Sunday, July 17, 2011

Coming home

Dragonfly Pond

A raccoon family marauded the pots on our porch at the Village last night, dumping them over and pulling the plants out. I rattled at them from my upper window, but they just looked up at me, little masked faces in the dim porch light, so this morning my roommate and I repotted and swept up debris. Little buggers are cute, but difficult.

Wildlife is so plentiful here! There’s the previously-mentioned family of woodchucks – curious critters – and a very numerous family of skunks. I enjoy watching them from a distance, as they flow up the steps, checking out every crack, every pebble, their tails held high. A herd of deer was feeding on the golf course a couple of evenings ago, with them a little fawn that still had its spots. Judy’s birdfeeder attracts flickers, sparrows, nuthatches, chickadees, cardinals, and a titmouse. Now a squirrel has climbed up to our second-floor window, his claws skittering on the glass. I think he is trying to figure out how to reach the bird feeder. He’ll succeed, they always do.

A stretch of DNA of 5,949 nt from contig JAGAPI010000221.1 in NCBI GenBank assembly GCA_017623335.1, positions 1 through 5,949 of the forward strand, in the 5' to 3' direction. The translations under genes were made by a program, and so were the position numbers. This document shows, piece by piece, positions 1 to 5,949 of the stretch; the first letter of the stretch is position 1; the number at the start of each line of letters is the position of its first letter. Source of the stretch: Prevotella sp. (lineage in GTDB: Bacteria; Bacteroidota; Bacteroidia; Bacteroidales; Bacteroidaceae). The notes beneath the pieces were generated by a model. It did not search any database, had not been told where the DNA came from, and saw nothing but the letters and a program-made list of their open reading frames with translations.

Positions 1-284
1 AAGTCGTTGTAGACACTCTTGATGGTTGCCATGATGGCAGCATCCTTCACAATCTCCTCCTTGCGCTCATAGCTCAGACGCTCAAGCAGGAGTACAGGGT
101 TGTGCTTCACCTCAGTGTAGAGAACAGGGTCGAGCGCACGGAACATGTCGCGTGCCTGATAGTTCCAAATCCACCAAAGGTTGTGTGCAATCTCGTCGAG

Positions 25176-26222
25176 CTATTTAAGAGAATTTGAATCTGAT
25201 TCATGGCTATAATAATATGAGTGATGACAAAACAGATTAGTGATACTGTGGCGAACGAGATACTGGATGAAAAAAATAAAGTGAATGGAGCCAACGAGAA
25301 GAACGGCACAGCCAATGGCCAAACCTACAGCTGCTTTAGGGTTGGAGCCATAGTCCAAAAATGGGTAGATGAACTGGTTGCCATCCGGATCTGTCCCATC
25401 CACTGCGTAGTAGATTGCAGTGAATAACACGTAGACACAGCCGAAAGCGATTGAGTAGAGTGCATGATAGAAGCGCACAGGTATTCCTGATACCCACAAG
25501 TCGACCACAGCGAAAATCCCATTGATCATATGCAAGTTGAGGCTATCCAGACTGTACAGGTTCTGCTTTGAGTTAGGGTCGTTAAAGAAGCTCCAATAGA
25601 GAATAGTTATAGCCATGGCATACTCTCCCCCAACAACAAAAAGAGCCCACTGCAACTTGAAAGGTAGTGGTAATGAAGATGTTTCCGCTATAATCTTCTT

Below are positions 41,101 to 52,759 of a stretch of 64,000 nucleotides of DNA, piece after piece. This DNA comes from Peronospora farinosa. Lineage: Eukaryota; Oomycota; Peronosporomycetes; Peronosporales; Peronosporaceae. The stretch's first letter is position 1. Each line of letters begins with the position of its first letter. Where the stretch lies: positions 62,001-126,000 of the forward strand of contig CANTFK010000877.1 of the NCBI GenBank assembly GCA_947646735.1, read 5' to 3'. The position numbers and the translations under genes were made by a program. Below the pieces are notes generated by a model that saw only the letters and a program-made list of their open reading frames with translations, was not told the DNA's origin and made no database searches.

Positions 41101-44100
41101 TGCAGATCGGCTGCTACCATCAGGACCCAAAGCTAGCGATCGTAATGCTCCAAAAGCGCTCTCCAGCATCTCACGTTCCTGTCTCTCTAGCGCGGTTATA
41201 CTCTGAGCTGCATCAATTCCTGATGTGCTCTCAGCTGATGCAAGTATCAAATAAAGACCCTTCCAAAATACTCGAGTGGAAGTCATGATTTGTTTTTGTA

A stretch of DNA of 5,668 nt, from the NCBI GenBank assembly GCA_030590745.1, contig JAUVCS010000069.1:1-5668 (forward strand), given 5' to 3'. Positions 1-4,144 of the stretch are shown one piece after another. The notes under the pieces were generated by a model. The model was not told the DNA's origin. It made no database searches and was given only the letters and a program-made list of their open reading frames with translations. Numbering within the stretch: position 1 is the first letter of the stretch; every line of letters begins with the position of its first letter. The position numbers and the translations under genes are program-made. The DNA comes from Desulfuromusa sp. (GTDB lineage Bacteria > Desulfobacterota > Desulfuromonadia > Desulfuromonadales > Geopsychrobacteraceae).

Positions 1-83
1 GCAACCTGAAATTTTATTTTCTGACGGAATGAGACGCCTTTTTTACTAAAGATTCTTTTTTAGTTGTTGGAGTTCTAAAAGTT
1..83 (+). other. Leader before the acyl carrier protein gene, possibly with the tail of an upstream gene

I’m in love with the dragonflies and ebony jeweled damselflies as well. The black damselflies flutter gently through the undergrowth near streams, one sex brilliantly jeweled green on black, the other a drabber black with white dots on his (her?) wings. The damselflies turn to face me if they notice I’m there, which doesn’t make for great photos, but I’ll keep trying. 

Dragonflies are very shy, too. I think this one’s a 12-Spot, but I’ve seen many others, including a Widow, and my favorite, something called a White Tail, which looks like its sporting semaphore signals when it flies. We have them at home, too. Gonna take a longer lens than mine to catch good shots of those!

I leave today for the White Mountains, a blessed week in cooler temperatures and lower humidity - and my partner, Larry. I’m eager to be home, be held. I want to touch base again with an essential part of me there. God is everywhere, but speaks to me loudest from the pines and the meadows, yet I don’t live just in them, but here as well. I have made the transition, and don’t feel pulled apart any more, at least for now. 

Thank you, God.

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